If your debt payments grow to be significantly greater than your cash flow and credit capacity, you’re probably heading to bankruptcy, unless you’re lucky enough to have some rich uncle who can bail you out.
But if you’re a U.S. financial institution, no worries — you’ve got a rich uncle, Uncle Sam, whose commitment to bail you out has grown by the trillions over the past decade and a half.
An updated reckoning of the safety net the U.S. government provides the financial system, calculated by the Federal Reserve Bank of Richmond, shows that explicit and implicit government guarantees have grown to cover 60% of financial sector liabilities — up from about 45% in 1999.
What the Richmond Fed calls its “Bailout Barometer” has now reached $26 trillion.
Before the potential liability causes an aneurysm, consider the “good news” that taxpayers will never be on the hook for this for a number of reasons, starting with the fact that the U.S. lacks the financial means for a bailout of this size.
As the Richmond Fed points out, last year’s GDP totaled less than $17 trillion. Moreover, the government — one hopes — is unlikely to have to bail out the financial system in its entirety, and even those firms that come to trouble have some assets that can be deployed to offset some of their liabilities.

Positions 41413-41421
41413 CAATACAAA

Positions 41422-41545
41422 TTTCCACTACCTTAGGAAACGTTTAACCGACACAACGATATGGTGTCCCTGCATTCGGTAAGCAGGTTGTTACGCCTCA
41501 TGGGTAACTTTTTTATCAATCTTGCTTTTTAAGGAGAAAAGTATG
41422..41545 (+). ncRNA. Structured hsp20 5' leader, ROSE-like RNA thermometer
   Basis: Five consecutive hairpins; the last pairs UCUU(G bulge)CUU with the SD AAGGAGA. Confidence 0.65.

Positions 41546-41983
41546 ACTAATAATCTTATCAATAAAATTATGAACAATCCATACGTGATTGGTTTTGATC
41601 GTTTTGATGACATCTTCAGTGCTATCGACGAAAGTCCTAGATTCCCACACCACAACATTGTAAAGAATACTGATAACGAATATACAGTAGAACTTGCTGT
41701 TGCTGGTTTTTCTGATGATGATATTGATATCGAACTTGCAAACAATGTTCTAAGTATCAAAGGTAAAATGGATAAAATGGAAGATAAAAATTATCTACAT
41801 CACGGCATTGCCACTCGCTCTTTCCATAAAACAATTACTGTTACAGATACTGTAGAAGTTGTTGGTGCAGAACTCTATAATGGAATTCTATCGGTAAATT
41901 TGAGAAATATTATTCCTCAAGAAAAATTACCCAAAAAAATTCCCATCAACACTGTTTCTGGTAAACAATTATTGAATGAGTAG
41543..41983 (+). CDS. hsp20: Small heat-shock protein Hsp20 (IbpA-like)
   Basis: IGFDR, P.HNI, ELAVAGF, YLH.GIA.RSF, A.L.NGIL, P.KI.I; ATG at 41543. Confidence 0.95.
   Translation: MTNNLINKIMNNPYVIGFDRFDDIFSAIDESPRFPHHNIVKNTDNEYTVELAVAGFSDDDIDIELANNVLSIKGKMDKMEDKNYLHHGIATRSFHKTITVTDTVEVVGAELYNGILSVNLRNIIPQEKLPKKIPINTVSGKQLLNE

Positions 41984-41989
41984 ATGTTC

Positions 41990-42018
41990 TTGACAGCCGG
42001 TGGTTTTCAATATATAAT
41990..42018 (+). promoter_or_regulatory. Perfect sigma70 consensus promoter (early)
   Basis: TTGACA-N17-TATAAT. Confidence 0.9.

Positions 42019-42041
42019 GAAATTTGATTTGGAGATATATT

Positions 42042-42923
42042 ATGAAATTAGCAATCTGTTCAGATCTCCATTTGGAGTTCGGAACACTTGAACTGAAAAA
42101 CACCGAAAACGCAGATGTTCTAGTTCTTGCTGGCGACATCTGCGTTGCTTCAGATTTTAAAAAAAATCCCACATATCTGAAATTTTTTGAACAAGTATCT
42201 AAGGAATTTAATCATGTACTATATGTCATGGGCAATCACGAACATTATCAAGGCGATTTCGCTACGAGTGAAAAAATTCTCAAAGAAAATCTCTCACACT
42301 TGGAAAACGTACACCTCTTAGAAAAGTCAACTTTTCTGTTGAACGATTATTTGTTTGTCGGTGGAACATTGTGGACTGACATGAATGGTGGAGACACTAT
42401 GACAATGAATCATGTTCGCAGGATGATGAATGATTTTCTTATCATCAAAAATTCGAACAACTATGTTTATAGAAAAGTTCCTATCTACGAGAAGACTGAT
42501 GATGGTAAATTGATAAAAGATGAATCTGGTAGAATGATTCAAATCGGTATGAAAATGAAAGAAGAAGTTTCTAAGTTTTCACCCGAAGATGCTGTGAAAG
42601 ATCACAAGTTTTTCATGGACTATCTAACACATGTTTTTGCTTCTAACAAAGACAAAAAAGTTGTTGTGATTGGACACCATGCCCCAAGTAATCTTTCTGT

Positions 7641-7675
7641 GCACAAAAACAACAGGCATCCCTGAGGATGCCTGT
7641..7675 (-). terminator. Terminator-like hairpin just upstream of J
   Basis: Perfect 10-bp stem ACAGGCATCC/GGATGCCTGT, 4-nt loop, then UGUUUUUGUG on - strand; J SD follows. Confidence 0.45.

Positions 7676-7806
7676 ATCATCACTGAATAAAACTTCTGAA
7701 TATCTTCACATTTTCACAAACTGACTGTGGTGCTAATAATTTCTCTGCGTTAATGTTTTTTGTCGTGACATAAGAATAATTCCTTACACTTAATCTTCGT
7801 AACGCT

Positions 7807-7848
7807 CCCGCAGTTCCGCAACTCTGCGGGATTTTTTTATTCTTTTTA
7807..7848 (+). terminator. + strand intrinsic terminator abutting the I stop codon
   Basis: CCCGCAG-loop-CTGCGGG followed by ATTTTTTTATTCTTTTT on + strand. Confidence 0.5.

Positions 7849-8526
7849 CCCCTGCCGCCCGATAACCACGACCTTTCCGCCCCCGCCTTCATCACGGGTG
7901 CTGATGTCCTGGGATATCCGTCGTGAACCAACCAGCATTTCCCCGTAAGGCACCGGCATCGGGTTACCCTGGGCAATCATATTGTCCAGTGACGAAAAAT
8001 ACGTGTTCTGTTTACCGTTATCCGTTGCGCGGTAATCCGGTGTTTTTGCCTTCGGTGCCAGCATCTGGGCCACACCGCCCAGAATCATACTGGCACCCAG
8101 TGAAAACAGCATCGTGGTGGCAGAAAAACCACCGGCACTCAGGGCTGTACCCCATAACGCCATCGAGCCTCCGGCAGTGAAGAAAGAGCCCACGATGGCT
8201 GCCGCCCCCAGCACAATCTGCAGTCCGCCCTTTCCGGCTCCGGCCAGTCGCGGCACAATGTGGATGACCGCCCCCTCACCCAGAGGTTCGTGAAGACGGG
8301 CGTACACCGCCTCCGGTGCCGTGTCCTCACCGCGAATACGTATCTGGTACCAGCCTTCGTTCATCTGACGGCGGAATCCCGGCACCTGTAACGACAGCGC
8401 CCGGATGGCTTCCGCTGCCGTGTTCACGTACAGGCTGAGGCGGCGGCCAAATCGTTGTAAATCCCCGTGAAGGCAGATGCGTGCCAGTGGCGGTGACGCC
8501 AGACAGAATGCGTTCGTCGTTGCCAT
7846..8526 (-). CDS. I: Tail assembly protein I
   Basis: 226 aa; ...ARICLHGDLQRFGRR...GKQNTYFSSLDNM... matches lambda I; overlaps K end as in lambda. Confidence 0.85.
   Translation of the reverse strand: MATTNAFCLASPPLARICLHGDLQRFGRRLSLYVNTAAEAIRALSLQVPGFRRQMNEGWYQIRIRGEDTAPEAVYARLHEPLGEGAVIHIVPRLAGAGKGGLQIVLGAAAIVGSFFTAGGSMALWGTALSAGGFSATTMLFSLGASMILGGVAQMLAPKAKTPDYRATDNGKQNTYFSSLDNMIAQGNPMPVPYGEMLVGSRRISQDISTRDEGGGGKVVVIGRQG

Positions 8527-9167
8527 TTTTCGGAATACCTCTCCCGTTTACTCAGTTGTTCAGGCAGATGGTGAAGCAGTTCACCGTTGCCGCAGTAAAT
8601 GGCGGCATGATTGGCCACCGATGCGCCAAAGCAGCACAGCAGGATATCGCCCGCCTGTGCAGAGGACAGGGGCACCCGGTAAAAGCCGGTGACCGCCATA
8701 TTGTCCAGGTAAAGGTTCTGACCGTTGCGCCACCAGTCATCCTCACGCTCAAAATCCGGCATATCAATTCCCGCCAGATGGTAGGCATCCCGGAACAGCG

Rather, the concern animating the Richmond Fed’s bailout barometer project is that government guarantees, be they explicit or implicit, encourage risk-taking, which in turn increases the probability of a financial crisis and subsequent bailout.
“When creditors expect to be protected from losses, they will overfund risky activities, making financial crises and bailouts like those that occurred in 2007-08 more likely,” the report says.
For those reasons, the Richmond Fed advocates shrinking the financial safety net as a means “to restore market discipline and achieve financial stability.”
Some of the liabilities that the government guarantees may seem as American as apple pie. For example, the Federal Deposit Insurance Corp. insures bank deposits up to $250,000 — a commitment totaling $6 trillion in assets at commercial banks and savings institutions, and close to another trillion at credit unions.
But some of the liabilities are more surprising or controversial.
For example, uninsured domestic deposits are included in the tab because “most uninsured depositors were protected during the bank failures that occurred following the financial crisis that began in 2008.” The Richmond Fed’s estimate includes “implicit protection that people are likely to infer from past government actions and statements.”